Superintendent's Letter to the Community: October 16, 2012
Dear FUHSD Community Member,
As you consider your participation in the election on November 6, I am writing to let you know that we cannot sustain the current program in the Fremont Union High School District if state funding to schools is further reduced. Since the state’s funding crisis began in 2008, schools statewide have sustained $20 billion in cuts and deferrals. As a result of these deep funding reductions from the state, the Fremont Union High School District has already been forced to cut $7,000,000 from this year’s budget. Despite our best efforts to keep these cuts away from the classroom, we have already begun to see impact on programs and services to students. Depending on the results of two ballot initiatives described below, we may be forced to make even more cuts that will threaten the quality of our schools.
This proposition is called "The Schools and Local Public Safety Protection Act of 2012." The goal of this proposition is to provide additional revenues for the State's General Fund to help with the budget deficit and prevent deep cuts to public education. Referred to as Governor Brown's Initiative, the proposition would keep schools funded at the same level as 2011-12.
If Prop 30 fails, 90 percent of the trigger cuts in the 2012-13 Budget Act will be directed to public schools. It is estimated that the Fremont Union High School District will lose $445 per student or an additional $5,000,000! That large a cut, on top of the losses we have already seen, is likely to require shortening the school year (State law will invite a reduction of up to 15 days for each of the next two years!) and/or other cuts that will affect the great schools our community now enjoys.
Proposition 30 has the following provisions:
- Increases personal income tax on annual earnings over $250,000 for individuals and $500,000 for families for seven years.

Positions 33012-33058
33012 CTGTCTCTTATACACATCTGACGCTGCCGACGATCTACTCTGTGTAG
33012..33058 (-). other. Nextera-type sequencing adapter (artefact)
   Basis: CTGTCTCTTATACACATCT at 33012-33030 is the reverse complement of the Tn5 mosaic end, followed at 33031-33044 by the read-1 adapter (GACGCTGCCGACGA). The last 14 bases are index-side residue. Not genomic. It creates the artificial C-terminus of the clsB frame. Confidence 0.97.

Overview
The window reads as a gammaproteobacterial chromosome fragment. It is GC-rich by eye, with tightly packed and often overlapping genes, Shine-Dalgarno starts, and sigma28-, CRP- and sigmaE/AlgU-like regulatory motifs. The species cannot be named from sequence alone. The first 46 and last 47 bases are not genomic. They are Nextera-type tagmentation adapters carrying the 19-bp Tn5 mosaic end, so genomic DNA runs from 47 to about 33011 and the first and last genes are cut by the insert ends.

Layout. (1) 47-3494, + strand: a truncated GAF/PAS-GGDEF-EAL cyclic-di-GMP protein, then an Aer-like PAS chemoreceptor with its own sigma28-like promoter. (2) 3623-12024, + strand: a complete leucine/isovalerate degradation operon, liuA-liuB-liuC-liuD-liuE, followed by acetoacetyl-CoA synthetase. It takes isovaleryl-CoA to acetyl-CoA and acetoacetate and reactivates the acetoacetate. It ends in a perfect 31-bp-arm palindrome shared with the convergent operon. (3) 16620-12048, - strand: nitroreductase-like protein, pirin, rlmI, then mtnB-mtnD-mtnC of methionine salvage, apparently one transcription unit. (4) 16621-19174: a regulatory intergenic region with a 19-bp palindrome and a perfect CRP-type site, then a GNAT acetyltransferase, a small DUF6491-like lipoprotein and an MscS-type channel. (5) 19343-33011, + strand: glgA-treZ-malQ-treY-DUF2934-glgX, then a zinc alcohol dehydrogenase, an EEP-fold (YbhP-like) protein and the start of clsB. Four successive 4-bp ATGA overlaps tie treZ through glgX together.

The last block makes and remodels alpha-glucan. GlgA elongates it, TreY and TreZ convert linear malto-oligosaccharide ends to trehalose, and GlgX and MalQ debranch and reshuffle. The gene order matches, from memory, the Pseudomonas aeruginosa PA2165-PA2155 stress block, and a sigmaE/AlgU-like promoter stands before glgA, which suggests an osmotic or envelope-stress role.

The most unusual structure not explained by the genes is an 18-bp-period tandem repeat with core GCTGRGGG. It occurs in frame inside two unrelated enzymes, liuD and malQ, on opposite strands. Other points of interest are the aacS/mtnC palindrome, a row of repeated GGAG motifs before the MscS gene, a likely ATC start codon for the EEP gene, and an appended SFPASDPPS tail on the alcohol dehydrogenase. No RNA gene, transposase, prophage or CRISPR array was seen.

- Increases sales tax by ¼ cent for four years.
- Allocates temporary tax revenues 89% to K-12 schools and 11% to community colleges.
- Bars use of funds for administrative costs.
Revenue from Prop 30 could bring in from $6.8 to $9 billion dollars statewide.
Supporters of Proposition 38 refer to it as the "Our Children, Our Future: Local Schools and Early Education Investment Act." Attorney Molly Munger is the primary advocate behind Proposition 38. If enacted Prop 38 will:
- Increase personal income tax rates on annual earnings over $7316 using a sliding scale.
- During the first four years, allocates 60% of revenues to K-12 schools, 30% to repaying state debt, and 10% to early childhood programs. Thereafter, allocates 85% of revenue to K-12 schools.
- Provides K-12 funds on school-specific, per-pupil basis, subject to local control, audits, and public input.
- Prohibits state from directing new funds.
Revenue from Proposition 38 would provide roughly $6 billion per year for schools through 2017-18, increasing to roughly $8.5 billion after that, through 2024. It is unclear how these funds will be distributed or administered.
Neither Prop 30 nor 38 is perfect, but both provide viable short-term funding solutions that, at least, maintain our existing programs and services.
By law, superintendents and principals may not take positions on state propositions, but we may communicate the facts. Please share this information with your neighbors and friends who do not have children in school and may not know how critical these propositions are.
This generation of students is depending on us to speak up, so please VOTE.
Polly M. Bove, Superintendent